Whatever side you come down on in the debate about ethnic shops vs. so-called general-market shops or multicultural vs. cross-cultural, we can agree on one thing: Having a diverse work force can prevent bone-headed, potentially offensive ideas from slipping through. So how did black-face cupcakes end up in a Duncan Hines video?
In recent weeks, I've heard below-the-line rumblings about Burger King and State Farm ads featuring African-American actors.
The BK spot is set in a club and features -- well, it's too stupid to describe. (I've embedded it way below.) A few folks on Facebook thought the club-land setting and aggressive male verged on stereotype. I heard a couple of comments complaining about the nagging-woman stereotype in State Farm's ad. (Also below.)
We can argue back and forth about this, but I don't think the stereotypes in either case were based on race. Clueless, aggressive man and nagging woman are pretty stock, color-blind characters in attempts at humor. (Just ask all those poor, aggrieved white men who complain that the white dad is always portrayed as a dolt and an idiot in U.S. advertising).
Humor involves risk and will always offend someone. Personally, I think the State Farm ad is pretty good -- which is saying something considering how many times I've seen it. (I'd be extremely surprised if VP-Marketing Pam El ever approved an ad that was racially offensive.)
The Burger King ad, on the other hand, makes me do what 99% of Burger King ads make me do: change the channel and vow not to eat at Burger King. (I have an uncomfortable feeling that this is a generational thing and I'm simply getting old. Indeed, judging by comments around the web, younger African Americans have no issue with the portrayals.)
And then there's "Hip-Hop Cupcakes" from Duncan Hines.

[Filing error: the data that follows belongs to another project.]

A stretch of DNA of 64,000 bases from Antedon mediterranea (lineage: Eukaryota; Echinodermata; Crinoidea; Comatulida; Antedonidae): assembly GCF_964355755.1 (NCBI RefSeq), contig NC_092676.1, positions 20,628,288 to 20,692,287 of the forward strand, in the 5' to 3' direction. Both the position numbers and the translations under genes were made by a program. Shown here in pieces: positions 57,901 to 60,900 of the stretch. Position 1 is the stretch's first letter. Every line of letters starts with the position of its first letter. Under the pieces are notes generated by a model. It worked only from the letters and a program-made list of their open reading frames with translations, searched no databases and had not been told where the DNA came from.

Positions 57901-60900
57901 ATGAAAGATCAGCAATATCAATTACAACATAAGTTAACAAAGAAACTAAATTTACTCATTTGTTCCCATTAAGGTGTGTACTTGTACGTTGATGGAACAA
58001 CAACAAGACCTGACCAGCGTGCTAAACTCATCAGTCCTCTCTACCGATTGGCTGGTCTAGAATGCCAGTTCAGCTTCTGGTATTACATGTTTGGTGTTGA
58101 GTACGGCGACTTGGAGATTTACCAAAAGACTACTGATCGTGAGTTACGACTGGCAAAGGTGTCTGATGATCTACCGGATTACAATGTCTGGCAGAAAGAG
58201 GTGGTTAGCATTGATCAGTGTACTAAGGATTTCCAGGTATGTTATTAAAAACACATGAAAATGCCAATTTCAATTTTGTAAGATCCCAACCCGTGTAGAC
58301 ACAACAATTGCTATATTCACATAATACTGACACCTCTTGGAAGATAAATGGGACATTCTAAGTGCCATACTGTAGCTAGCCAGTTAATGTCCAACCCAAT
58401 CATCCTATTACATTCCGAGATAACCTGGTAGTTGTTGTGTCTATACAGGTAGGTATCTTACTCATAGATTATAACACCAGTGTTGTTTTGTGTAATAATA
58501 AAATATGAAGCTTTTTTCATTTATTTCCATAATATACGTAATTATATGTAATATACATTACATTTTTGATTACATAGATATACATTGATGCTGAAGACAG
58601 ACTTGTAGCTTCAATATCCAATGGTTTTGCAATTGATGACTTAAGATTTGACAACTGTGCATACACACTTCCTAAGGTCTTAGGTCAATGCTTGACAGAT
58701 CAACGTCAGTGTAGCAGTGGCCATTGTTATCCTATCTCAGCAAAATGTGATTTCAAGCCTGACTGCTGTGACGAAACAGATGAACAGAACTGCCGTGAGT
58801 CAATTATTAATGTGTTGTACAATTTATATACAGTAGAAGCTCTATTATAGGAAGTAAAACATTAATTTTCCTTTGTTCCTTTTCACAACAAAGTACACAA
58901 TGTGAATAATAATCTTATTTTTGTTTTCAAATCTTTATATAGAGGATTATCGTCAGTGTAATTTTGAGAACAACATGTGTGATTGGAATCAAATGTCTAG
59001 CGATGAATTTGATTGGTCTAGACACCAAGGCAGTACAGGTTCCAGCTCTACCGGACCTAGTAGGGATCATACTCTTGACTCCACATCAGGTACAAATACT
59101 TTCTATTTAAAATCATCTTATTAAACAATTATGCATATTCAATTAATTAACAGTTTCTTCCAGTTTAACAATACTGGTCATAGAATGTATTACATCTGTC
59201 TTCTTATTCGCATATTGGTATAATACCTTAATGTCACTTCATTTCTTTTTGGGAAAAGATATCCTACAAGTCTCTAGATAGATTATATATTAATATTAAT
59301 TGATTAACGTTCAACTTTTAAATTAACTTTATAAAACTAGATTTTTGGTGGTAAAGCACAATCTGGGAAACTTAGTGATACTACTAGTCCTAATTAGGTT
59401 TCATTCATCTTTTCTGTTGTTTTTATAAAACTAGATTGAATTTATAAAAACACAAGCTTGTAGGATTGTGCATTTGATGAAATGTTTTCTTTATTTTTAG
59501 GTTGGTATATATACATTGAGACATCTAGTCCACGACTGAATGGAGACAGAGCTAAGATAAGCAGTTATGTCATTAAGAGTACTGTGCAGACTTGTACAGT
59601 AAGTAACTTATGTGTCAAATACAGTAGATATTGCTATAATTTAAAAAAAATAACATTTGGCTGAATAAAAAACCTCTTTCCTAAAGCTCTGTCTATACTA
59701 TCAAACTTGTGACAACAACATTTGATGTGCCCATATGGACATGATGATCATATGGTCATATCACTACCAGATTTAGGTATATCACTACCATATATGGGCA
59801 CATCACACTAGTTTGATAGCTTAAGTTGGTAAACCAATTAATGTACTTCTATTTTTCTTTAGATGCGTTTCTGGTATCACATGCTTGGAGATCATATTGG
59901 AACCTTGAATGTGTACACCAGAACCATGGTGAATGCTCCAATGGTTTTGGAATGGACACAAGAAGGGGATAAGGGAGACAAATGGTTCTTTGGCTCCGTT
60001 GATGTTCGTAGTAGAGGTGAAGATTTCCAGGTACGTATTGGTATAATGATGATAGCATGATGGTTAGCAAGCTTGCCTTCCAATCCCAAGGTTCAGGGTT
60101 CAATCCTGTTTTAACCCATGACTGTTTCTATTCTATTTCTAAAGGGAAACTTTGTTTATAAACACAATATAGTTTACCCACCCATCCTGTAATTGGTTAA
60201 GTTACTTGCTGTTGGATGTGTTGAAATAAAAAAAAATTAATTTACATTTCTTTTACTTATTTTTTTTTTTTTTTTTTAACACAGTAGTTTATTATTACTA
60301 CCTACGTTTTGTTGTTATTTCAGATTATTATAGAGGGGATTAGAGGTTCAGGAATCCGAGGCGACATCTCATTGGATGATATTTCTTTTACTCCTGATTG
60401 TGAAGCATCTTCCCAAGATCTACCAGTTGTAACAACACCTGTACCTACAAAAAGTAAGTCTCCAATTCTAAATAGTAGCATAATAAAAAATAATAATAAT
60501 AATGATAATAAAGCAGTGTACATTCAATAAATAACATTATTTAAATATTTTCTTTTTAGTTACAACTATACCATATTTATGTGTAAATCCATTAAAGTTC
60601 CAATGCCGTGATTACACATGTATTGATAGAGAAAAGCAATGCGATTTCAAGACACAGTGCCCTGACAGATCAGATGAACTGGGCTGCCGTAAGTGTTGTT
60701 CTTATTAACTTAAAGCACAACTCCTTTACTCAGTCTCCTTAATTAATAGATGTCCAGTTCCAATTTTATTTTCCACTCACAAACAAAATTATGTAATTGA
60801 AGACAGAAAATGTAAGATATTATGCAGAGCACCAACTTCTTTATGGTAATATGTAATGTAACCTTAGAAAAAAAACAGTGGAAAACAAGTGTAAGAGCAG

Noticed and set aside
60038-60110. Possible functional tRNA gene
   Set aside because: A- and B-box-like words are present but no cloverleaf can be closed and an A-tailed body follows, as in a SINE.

Some folks will look at that and simply see harmless cupcakes. Others will look at it and wonder, "How is that hip-hop?"
And many others, including Source.com and many, many other sites, will look at it and see cupcakes in black face.
The thing is, an agency -- not in the traditional sense at any rate -- didn't create that one. Pinnacle Foods' AOR is BBDO, but the Amazing Glazes efforts for Duncan Hines resulted from a partnership with digital studio Filmaka and four independent directors. According to the press release, "Each director offers their own interpretation of the passion, creativity and fun behind baking that the Amazing Glazes toppings inspire."
Obviously, Duncan Hines doesn't want its product or its advertising to inspire offense and outrage. Indeed, Pinnacle pulled the spot off the web and went to the second one, called "Confessions."
Responding to a request for comment, Pinnacle Foods Media Relations said only, "Our intent was to entertain fans with a fun video about chocolate glazed cupcakes, and nothing more."
Is the ad racist or simply clueless? I don't imagine Josh Binder, the director of the spot, sat down and said, "Hey, I'm going to make some black-face cupcakes." (He hasn't responded to a request for comment).
I'm not exactly the most PC guy in the room, but that spot made me uncomfortable. (MetroPCS's "Tech & Talk" spots, which replaced the delightful mythical-creature spots, also make me vaguely uncomfortable.)
At the same time, I find it hard to imagine that even the whitest agency in the land would have let this one through without someone in a meeting raising a hand and saying, "Uh, don't you think this is a horrible idea." Someone else could have suggested, you know, mixing in a few white-glazed cupcakes and not using the phrase "hip-hop."
Sure, debate would have ensued and the protest might have been written off as political correctness, and the agency would have gone with the spot anyway only to be shocked -- SHOCKED --that people saw something nefarious in this.
Instead, we have another marketer having to yank a spot because it didn't occur to anyone at any step in the process that some fairly obvious lines were being crossed.
STATE FARM SPOT